Regulators grapple with Canada’s first generic biologic drug

Biologic drugs have revolutionized treatments for diseases from cancer to multiple sclerosis. But because they’re developed out of living organisms, they’re more expensive than conventional drugs, adding to the strain on publicly funded drug plans. Fortunately, a new shift should make them cheaper. Many biologics will soon have their patents expire. That means Subsequent Entry Biologics (SEB) – which are

Values in health care

Mark Macleod healthydebate blogger

The language of health care has had dramatic change – we now commonly use terms like patient centred care, quality outcomes, accountability, and so on in our description of a current or desired state for health care systems and the delivery of care. One discussion I do not hear frequently enough is a discussion of

The sky is not falling

Irfan Dhalla blog editor

If you came here from another country and opened a newspaper, you might well come to the conclusion that Ontario’s health care system is falling apart. It seems that every day there is a headline about a scandal in one part of the health care system or another. An Auditor General’s report is released criticizing

We can sustain our health care system — here’s how

Loan deferral for medical students

There have been a number of Canadian reports recently which paint a gloomy picture of the future sustainability of the Canadian health care system. The reports all go something like this: health costs are inexorably rising and caring for a growing elderly population may eventually bankrupt our health care system. We clearly have choices to

What change do we want?

In my first post, “The Easy Lifting Has Already Been Done”, I noted some of the barriers to change in the health care system.  I will write further about barriers and possible solutions.  However, first I need to take one step back. That step is to address the necessity of change in how we deliver

Self-interest and health care funding

A recent, Toronto Star article by Martin Regg Cohn struck me as providing a very insightful example of the ethical choices facing health care leaders and stakeholders when advocating for their share of public funds.  Cohn notes that ‘in a world of self-interest, it’s refreshing to see one group rise above its own narrow self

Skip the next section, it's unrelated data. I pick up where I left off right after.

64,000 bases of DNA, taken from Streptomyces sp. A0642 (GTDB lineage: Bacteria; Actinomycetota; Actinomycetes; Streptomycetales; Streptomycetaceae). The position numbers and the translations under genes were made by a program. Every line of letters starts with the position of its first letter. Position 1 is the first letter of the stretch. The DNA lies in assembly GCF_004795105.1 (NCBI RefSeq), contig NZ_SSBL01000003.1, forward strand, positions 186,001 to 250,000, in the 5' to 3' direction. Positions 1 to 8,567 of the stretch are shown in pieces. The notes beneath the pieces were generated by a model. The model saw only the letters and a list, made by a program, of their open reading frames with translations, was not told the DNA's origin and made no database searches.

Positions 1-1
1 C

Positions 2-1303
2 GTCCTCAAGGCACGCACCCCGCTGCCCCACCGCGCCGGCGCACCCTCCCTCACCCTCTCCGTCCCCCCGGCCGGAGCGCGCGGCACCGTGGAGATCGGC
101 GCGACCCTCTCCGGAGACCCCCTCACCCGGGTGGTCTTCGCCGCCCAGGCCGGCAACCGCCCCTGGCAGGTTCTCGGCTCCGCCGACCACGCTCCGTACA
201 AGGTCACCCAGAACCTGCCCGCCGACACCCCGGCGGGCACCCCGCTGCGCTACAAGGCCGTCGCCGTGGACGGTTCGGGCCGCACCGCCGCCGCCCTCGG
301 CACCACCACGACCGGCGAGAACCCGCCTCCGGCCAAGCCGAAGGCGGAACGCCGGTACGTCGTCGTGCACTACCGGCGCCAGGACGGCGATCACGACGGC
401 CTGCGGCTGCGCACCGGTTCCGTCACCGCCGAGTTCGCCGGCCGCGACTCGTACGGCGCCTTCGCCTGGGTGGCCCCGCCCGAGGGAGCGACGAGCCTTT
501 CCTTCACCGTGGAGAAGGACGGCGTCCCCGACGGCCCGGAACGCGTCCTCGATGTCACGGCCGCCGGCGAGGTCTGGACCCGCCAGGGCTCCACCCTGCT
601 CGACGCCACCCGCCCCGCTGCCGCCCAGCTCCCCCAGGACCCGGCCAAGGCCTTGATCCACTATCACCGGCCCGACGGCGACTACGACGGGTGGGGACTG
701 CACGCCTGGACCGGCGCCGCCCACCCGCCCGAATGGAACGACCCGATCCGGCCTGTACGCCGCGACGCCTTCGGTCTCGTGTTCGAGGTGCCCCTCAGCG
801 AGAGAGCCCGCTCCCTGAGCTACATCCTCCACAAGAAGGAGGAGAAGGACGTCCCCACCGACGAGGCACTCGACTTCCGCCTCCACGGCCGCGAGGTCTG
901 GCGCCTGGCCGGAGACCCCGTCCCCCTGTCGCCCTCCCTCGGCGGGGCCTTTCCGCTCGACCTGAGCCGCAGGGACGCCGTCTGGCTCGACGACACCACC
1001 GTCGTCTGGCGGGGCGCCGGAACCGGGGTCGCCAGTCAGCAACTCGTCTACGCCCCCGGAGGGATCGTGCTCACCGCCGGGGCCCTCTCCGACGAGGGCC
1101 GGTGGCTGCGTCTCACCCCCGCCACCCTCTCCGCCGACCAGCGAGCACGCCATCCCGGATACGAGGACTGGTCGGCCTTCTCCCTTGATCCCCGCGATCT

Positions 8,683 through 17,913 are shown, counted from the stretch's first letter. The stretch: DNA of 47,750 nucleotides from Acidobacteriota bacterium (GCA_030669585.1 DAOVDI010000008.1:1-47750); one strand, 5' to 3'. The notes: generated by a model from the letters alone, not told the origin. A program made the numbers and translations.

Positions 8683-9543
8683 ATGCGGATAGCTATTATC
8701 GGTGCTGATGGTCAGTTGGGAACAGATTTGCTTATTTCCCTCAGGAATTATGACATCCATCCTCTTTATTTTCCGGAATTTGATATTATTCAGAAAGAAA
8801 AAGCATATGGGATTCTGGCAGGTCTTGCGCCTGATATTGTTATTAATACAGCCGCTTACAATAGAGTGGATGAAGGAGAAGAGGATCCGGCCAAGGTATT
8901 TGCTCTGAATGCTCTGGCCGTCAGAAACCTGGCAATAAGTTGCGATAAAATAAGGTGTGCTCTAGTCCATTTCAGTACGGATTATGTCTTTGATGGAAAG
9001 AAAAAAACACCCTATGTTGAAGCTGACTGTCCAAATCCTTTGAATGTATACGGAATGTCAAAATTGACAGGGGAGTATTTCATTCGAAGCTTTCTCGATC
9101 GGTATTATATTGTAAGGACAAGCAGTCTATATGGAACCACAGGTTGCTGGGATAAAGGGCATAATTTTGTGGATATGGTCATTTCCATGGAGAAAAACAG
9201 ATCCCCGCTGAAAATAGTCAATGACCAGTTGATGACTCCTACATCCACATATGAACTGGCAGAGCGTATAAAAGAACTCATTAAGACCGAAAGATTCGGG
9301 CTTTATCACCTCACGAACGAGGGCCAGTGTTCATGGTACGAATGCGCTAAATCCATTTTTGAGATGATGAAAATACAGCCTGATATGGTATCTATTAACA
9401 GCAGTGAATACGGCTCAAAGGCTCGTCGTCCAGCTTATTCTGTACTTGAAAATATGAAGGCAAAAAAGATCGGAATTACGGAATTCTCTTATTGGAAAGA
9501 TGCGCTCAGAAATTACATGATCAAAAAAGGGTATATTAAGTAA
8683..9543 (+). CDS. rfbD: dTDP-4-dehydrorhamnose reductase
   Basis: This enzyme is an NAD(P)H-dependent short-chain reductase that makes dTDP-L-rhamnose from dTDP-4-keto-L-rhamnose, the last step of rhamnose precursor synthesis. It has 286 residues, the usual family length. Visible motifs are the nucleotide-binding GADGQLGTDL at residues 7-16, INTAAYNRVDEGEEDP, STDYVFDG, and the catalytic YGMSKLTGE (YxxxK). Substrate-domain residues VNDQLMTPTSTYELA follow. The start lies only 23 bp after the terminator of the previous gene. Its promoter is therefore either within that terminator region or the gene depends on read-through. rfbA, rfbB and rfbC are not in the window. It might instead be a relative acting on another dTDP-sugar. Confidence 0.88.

So ‘no strings attached’ is good, eh?

For health policy wonks, 2011 ended not with a whimper, not with a bang but with a wallop.  Federal Finance Minister Flaherty thumped the federal government’s 2014 Accord ‘offer’ on the table. A special kind of offer, in fact a fait accompli: there’ll be no negotiation, no debate, no to-ing and fro-ing.  This is what

The easy lifting has already been done

Mark Macleod healthydebate blogger

The challenges facing the health care system are massive and despite some occasional messages to the contrary, the overwhelming opinion is that the health care system is not sustainable. Despite the mounting chorus, internal and external, telling us that the system isn’t sustainable, surprisingly little has been done. We have been nibbling around the edges

What is driving health care costs?

Health Care Cost Drivers

A recent report by the Canadian Institute for Health Information provides information about the major drivers of health care costs in the past decade, which include growing salaries for health care workers and greater intensity of treatment.  The report suggests that the aging population is not a major contributor to rising health care costs. These findings clash

Federal health spending without accountability

The 2004 Health Accord agreed to a total transfer of $41 billion of federal money to the provinces and territories for health care over a ten year period. This transfer ends in 2014 when the accord expires. The legacy of the Health Accord is mixed. There have been improvements in wait times for some operations

What is the federal government’s role in health care?

Polls suggest that health care is the most important issue to Canadians in the upcoming federal election.  However, in Canada, health care delivery is largely the responsibility of the provinces and territories.  The 2004 Health Accord invested $41 billion of federal dollars in health. What were the outcomes of this federal investment in health? History